#### `pub fn rank(&self, i: u64) -> u64`[src]

Returns the number of 1 in [0, `i`] elements of the `Fid`.

# Panics

When `i` >= length of the `Fid`.

# Implementation detail

`````` 00001000 01000001 00000100 11000000 00100000 00000101 00100000 00010000 001  Raw data (N=67)
^
i = 51
|                  7                    |                13                |  Chunk (size = (log N)^2 = 36)
^
chunk_left            i_chunk = 1      chunk_right

|0 |1 |1  |2 |2 |3  |3 |4 |6  |6 |6  |7 |0 |0  |0 |2 |3 |3 |4  |4 |4 |5  |5|  Block (size = log N / 2 = 3)
^
i_block = 17
block_left | block_right
``````
1. Find `i_chunk`. `i_chunk` = `i` / `chunk_size`.
2. Get `chunk_left` = Chunks[`i_chunk` - 1] only if `i_chunk` > 0.
3. Get rank from chunk_left if `chunk_left` exists.
4. Get `chunk_right` = Chunks[`i_chunk`].
5. Find `i_block`. `i_block` = (`i` - `i_chunk` * `chunk_size`) / block size.
6. Get `block_left` = `chunk_right.blocks`[ `i_block` - 1]`_ only if _`i_block` > 0.
7. Get rank from block_left if `block_left` exists.
8. Get inner-block data _`block_bits`. `block_bits` must be of block size length, fulfilled with 0 in right bits.
9. Calculate rank of `block_bits` in O(1) using a table memonizing block size bit's popcount.

#### `pub fn rank0(&self, i: u64) -> u64`[src]

Returns the number of 0 in [0, `i`] elements of the `Fid`.

# Panics

When `i` >= length of the `Fid`.

#### `pub fn select(&self, num: u64) -> Option<u64>`[src]

Returns the minimum position (0-origin) `i` where `rank(i)` == num of `num`-th 1 if exists. Else returns None.

# Panics

When `num` > length of the `Fid`.

# Implementation detail

Binary search using `rank()`.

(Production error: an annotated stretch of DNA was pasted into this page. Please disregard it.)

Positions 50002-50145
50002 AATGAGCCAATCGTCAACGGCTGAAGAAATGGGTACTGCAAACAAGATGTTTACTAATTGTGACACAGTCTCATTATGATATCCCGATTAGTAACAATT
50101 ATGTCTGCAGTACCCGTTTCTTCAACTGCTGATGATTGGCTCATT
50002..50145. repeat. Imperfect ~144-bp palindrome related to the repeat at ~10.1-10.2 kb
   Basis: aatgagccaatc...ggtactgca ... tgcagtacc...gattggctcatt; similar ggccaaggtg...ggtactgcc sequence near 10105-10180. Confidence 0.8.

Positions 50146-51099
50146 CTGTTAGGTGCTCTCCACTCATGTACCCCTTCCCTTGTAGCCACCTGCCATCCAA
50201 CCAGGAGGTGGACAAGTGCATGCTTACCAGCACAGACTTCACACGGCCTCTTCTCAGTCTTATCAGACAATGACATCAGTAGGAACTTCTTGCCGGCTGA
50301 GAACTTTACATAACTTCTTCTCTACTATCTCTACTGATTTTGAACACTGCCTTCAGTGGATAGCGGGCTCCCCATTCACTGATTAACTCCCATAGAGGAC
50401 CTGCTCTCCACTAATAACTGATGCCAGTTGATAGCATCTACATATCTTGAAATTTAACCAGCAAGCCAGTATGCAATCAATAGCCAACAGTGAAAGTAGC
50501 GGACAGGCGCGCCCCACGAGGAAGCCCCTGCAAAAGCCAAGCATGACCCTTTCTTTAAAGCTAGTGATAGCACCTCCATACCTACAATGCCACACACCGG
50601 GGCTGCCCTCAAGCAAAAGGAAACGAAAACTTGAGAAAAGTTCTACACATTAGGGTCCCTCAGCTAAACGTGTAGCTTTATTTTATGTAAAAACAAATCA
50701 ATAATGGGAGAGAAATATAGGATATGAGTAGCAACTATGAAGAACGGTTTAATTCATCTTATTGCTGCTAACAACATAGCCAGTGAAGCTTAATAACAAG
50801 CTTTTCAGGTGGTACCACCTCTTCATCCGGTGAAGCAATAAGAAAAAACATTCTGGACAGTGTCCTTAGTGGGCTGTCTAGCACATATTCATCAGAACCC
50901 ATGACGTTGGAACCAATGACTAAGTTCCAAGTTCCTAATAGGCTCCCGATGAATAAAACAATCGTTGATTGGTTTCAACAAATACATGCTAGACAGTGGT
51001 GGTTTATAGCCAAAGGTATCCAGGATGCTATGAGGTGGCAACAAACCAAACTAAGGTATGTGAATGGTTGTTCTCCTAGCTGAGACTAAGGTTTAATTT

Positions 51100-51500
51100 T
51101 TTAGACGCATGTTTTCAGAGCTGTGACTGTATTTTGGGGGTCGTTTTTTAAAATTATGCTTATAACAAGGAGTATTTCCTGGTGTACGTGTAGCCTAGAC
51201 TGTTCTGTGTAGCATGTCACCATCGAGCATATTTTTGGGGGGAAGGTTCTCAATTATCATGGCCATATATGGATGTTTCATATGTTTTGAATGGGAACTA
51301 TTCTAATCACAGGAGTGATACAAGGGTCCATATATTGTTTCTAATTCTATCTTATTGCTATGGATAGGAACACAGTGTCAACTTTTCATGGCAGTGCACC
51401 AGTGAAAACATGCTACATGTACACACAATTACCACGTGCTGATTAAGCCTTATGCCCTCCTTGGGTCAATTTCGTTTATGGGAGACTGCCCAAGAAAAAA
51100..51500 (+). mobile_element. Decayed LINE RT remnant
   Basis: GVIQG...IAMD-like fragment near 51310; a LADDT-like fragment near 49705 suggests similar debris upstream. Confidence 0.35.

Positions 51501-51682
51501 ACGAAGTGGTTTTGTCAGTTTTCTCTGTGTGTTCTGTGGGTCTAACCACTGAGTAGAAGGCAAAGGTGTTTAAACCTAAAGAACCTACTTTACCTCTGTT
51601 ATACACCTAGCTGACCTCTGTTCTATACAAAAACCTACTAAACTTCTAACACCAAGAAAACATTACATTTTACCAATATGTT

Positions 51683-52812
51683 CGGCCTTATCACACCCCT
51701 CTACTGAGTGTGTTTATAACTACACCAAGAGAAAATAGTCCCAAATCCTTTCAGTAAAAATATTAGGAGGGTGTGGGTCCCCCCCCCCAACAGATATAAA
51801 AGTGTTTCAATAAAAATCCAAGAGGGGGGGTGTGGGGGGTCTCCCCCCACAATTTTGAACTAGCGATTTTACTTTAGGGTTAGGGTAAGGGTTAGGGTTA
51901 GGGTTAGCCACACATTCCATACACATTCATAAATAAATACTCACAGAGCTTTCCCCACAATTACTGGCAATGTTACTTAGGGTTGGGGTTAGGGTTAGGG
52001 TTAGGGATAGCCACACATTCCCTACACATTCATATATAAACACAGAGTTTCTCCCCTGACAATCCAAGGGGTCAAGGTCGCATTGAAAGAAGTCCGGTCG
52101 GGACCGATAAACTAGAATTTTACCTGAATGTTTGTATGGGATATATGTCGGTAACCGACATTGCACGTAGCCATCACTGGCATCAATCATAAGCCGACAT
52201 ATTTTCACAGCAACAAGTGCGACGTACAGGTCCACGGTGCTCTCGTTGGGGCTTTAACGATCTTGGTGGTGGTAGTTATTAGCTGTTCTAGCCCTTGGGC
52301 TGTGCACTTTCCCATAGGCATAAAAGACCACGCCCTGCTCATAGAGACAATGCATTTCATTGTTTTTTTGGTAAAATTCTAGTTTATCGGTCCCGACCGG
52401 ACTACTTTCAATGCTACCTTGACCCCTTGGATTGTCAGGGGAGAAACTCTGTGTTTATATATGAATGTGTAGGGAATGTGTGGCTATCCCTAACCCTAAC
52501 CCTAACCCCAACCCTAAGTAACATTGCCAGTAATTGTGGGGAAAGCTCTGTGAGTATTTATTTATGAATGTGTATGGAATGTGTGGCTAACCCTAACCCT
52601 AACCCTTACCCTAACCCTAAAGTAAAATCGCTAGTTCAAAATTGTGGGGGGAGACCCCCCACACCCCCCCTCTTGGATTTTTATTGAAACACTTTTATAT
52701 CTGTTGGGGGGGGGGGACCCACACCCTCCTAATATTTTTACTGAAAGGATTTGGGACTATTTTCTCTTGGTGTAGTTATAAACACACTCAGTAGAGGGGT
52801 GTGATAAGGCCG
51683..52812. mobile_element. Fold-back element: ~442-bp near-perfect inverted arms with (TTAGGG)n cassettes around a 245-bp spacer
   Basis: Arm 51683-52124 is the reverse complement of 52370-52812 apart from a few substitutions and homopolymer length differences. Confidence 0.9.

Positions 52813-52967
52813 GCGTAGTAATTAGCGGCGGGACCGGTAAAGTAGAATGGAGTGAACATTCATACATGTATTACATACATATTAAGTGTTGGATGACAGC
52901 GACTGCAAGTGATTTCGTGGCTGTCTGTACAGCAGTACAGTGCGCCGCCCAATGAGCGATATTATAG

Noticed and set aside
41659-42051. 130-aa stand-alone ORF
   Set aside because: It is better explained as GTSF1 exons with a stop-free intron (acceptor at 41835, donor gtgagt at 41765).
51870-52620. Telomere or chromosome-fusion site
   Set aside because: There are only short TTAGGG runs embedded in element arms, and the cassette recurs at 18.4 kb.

#### `pub fn select0(&self, num: u64) -> Option<u64>`[src]

Returns the minimum position (0-origin) `i` where `rank(i)` == num of `num`-th 0 if exists. Else returns None.

# Panics

When `num` > length of the `Fid`.

#### `pub fn len(&self) -> u64`[src]

Returns bit length of this FID.

### `impl<'iter> Fid`[src]

#### ⓘImportant traits for FidIter<'iter>### Important traits for FidIter<'iter> `impl<'iter> Iterator for FidIter<'iter> type Item = bool;``pub fn iter(&'iter self) -> FidIter<'iter>`[src]

Creates an iterator over FID's bit vector.

# Examples

```use fid_rs::Fid;

let fid = Fid::from("1010_1010");
for (i, bit) in fid.iter().enumerate() {
assert_eq!(bit, fid[i as u64]);
}```

## Trait Implementations

### `impl<'_> From<&'_ [bool]> for Fid`[src]

#### `fn from(bits: &[bool]) -> Self`[src]

Constructor from slice of boolean.

# Examples

```use fid_rs::Fid;

let bits = [false, true, true, true];
let fid = Fid::from(&bits[..]);
assert_eq!(fid[0], false);
assert_eq!(fid[1], true);
assert_eq!(fid[2], true);
assert_eq!(fid[3], true);```

# Panics

When:

• `bits` is empty.

### `impl<'_> From<&'_ str> for Fid`[src]

#### `fn from(s: &str) -> Self`[src]

Constructor from string representation of bit sequence.

• '0' is interpreted as 0.
• '1' is interpreted as 1.
• '_' is just ignored.

# Examples

```use fid_rs::Fid;

let fid = Fid::from("01_11");
assert_eq!(fid[0], false);
assert_eq!(fid[1], true);
assert_eq!(fid[2], true);
assert_eq!(fid[3], true);```

# Panics

When:

• `s` contains any character other than '0', '1', and '_'.
• `s` does not contain any '0' or '1'

### `impl Index<u64> for Fid`[src]

#### `type Output = bool`

The returned type after indexing.

#### `fn index(&self, index: u64) -> &Self::Output`[src]

Returns `i`-th element of the `Fid`.

# Panics

When `i` >= length of the `Fid`.

## Blanket Implementations

### `impl<T, U> TryFrom<U> for T where    U: Into<T>, `[src]

#### `type Error = Infallible`

The type returned in the event of a conversion error.

### `impl<T, U> TryInto<U> for T where    U: TryFrom<T>, `[src]

#### `type Error = <U as TryFrom<T>>::Error`

The type returned in the event of a conversion error.